It started with a survey. A couple of years ago I worked with the Career Advisory Board, a non-profit organization commissioned by DeVry University that aims to help all job seekers advance, to survey how Millennials (young professionals born 1980-90) felt about their careers and workplaces.

The research indicated that Millennial attitudes had shifted since the onset of the recession. Prior to 2008, managers complained bitterly about Millennials’ sense of entitlement, overconfidence, and overall bullishness in their first jobs out of college. But the economic downturn appeared to change things significantly. Suddenly, the Millennials felt lucky to have their jobs and lucky to have senior people around from whom they could learn.

Nevertheless, communications frustrations still lingered among members of different generations. From 2008-2012, the Boomers still chastised the Millennials for trying to take over right away, and the Millennials still whined that their companies were drowning in a mess of Boomer-induced bureaucracy.

Playing nice in the sandbox

Not too long ago I was doing a workshop on communicating across the generations at a top HR consulting firm, and it was the first time I’ve ever heard the Boomers, Gen X-ers, and Millennials being consistently complimentary toward one another. It seems that the generations have come a long way toward understanding one another, and that they aren’t so stuck in their own ways anymore. Even when a rare negative comment was made, the participant always prefaced it with: “I don’t necessarily think this is true of anyone in this room, but I’ve noticed that Millennials in general…”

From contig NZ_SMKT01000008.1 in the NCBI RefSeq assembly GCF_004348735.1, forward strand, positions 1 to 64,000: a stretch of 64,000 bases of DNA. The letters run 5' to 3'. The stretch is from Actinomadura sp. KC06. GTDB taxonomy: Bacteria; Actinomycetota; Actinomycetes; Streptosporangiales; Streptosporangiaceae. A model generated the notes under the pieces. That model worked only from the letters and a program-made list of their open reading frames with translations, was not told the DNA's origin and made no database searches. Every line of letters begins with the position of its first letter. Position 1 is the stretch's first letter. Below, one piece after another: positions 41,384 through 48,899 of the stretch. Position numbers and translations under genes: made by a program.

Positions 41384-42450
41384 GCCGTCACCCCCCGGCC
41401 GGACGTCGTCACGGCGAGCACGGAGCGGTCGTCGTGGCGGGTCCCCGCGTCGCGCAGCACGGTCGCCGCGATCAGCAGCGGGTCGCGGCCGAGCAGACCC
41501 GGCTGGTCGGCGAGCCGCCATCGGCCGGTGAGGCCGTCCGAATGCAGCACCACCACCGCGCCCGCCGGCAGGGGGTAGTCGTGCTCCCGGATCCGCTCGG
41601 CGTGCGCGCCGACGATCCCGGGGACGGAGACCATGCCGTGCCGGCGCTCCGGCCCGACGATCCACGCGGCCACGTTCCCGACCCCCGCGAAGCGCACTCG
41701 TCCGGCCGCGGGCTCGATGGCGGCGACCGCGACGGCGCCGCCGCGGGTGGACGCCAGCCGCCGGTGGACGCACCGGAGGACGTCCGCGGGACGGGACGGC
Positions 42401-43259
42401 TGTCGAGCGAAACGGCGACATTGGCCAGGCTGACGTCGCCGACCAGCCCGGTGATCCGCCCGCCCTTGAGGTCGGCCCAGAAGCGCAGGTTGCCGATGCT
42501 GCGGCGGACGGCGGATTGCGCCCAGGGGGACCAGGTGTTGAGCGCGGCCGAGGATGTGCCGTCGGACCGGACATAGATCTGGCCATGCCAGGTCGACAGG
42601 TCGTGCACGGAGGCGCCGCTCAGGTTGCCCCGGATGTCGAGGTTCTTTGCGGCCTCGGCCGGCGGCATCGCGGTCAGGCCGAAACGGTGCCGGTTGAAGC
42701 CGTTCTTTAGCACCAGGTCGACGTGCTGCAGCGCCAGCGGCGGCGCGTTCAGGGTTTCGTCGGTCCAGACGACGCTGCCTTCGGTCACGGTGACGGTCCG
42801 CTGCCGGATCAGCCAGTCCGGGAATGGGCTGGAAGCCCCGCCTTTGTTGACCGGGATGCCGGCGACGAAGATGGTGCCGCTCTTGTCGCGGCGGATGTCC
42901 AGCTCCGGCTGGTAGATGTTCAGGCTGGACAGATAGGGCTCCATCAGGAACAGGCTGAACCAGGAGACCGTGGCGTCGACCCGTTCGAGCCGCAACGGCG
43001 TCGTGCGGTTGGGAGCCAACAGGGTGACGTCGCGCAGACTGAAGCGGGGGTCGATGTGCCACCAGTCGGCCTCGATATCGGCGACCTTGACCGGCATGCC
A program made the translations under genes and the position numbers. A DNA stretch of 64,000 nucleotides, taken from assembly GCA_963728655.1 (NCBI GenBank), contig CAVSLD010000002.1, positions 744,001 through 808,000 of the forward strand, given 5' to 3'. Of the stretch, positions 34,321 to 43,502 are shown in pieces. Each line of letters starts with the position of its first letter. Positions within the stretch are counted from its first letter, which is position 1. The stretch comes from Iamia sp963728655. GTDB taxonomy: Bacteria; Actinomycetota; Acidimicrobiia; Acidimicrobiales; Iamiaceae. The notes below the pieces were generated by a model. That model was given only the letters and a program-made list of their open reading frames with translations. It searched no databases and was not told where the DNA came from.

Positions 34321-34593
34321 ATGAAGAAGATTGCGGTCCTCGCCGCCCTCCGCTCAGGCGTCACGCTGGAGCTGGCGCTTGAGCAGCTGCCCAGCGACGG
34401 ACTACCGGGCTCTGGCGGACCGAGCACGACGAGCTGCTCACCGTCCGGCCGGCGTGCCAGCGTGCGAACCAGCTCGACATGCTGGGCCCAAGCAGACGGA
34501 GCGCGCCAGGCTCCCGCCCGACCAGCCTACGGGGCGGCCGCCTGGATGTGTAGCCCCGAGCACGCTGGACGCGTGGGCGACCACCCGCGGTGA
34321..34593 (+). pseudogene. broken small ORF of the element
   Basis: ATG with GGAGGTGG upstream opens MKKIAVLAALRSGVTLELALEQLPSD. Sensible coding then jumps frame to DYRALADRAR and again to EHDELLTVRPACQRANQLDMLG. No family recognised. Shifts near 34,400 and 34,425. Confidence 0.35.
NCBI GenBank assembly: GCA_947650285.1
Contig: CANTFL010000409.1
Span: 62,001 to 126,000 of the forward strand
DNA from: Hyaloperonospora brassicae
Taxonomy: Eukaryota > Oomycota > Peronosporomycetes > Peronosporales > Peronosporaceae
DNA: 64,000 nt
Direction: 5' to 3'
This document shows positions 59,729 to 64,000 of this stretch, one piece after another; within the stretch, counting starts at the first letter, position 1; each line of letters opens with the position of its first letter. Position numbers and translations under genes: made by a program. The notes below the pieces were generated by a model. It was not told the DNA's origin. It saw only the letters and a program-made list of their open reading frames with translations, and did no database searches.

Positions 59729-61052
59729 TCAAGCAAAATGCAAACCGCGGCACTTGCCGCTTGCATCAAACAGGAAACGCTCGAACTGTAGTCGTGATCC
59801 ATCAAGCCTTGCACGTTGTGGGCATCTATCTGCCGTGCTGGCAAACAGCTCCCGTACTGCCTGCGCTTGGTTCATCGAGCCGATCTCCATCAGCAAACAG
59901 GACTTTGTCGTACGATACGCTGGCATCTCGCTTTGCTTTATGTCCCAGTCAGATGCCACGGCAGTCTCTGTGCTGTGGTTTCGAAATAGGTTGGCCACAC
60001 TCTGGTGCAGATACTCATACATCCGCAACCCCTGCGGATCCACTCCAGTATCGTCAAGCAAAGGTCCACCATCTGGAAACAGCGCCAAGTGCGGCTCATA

There are undoubtedly those who never believed in generational differences to begin with. These are the people who comment that the Boomers were the same as Millennials are now when they were in their twenties and early thirties. When people ask me about this, I usually say that the Boomers and the X-ers did indeed want the same things as Millennials want today, but Millennials are different because they are actually speaking up. The older generations toed the line and waited for their turn to influence direction, but the Millennials won’t do that. They’ll demand what they want now, regardless of what anyone else thinks.

Are permanent changes afoot?

Now I’m wondering, though, if this is still the case. The Millennials I met recently seemed pretty diplomatic, politically correct and hesitant to make too many waves. For their part, the Boomers and the X-ers were less irritable, more patient, and more open-minded. In a workshop like this, I can usually tell who’s a Boomer, X-er, and Millennial by listening to participants rather than looking at them. But I found myself relying on appearance cues much more than usual, and it was strange and frankly, quite intriguing!

What do you think? Do you believe this company was just an anomaly and generational differences are still very much apparent in your office? Or do you think the Millennials are growing up and the Boomers/X-ers are mellowing out? If this is true, what does it mean for the future of our multi-aged workplaces?